As Julia noted, any conventional, twinned tail is going to have a touch of rise, and the rise of the tail on the Pandora is actually set further back than say, the Line Mothership, which was always described by Line as a conventional twin, never as a ski with tail rocker. Having said that, technically, it’s correct to note that Pandora (nor any twin tip ski) doen’t just twin up at the absolute end of the tail, but that means that any twin could now be said to have early rise….

    So the Pandora has what we would still call a conventional, twin tail, but we wouldn’t quibble if someone wanted to call it a twinned tail with a tiny amount of early rise / rocker; the only worry is that the description might be misleading to someone who thinks that the Pandora is going to provide that looser, surfier feel of a truly rockered tail. Anyway, tomato / tomatoe.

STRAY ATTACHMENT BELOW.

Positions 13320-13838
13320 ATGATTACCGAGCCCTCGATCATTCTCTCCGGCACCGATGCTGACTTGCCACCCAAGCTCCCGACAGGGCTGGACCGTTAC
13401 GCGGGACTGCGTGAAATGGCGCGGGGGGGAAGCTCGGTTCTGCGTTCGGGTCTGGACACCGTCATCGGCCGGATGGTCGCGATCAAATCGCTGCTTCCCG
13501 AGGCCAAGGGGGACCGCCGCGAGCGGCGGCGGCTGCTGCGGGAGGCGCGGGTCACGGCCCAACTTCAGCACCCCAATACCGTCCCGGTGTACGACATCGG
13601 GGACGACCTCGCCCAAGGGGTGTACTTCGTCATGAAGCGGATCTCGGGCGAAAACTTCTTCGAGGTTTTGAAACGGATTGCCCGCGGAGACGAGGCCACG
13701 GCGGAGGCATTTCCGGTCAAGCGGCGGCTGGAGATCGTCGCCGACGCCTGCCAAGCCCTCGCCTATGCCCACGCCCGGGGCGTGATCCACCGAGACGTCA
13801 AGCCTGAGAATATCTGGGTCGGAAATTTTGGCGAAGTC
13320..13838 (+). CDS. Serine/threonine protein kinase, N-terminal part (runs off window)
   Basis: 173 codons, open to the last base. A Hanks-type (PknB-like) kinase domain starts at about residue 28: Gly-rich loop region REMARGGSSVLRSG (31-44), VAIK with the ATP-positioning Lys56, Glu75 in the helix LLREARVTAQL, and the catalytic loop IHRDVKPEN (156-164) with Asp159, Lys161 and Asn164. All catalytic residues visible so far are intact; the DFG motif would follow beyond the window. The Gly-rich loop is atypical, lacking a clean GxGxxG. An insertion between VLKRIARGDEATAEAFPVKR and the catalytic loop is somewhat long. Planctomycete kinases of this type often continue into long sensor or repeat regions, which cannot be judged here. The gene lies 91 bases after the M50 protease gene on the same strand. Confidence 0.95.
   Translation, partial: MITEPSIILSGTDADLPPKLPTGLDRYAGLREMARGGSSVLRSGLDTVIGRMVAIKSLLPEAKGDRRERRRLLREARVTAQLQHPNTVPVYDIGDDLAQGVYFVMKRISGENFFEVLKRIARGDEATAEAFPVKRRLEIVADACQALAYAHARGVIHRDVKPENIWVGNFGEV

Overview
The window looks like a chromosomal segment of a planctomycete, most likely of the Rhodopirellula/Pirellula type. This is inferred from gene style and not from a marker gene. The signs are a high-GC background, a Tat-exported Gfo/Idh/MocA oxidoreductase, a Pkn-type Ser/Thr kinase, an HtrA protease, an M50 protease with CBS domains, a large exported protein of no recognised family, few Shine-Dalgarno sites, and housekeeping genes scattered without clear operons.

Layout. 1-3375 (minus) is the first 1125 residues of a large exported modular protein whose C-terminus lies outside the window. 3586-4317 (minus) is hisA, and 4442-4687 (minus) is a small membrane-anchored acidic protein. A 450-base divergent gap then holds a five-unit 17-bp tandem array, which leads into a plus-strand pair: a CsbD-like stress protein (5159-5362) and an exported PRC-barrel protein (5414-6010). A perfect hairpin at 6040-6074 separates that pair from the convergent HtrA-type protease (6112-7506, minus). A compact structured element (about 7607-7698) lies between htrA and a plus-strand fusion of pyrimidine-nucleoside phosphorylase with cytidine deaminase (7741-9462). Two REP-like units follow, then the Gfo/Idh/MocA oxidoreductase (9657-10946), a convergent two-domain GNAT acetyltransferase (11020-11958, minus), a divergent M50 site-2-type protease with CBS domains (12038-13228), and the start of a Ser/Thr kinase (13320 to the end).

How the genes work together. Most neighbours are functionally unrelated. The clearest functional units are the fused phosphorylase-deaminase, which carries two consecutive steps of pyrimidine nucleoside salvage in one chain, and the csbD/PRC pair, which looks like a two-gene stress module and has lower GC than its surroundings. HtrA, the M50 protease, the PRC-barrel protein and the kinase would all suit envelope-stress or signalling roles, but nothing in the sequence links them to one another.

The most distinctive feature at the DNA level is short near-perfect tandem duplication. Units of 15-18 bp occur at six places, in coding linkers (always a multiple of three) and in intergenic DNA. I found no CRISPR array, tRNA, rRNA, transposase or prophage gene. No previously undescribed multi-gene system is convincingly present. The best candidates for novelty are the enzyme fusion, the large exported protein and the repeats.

The good news is that people can just look at the camber profile we’ve posted on page 3, and see for themselves how much or how little “rocker” those tails actually have.

    • Hi Carolyn,

      Would you be able to provide a little more information on your skiing ability and where you will mostly be skiing the Pandora? I am guessing you might appreciate the extra length of the 162, especially if you want the Pandora as a powder ski. Thanks!


  3. Does the 2012-2013 Line with the griffin graphic come in length less than 162
    I Am an expert tree skiir who absolutely loved the original K2 Phat luv and have been looking for a like “minded” ski since then…

  4. Hello Julia,

    Thanks so much for your great review, looks like Japan was a blast! I’m looking for a new touring set-up and have been reading many of your reviews, which have been super helpful. I’d normally demo skis until I find the right fit but, alas, I no longer live in the mountains and I’d like to be set up before making my yearly pilgrimage back. So I’m hoping you can help me out with the decision.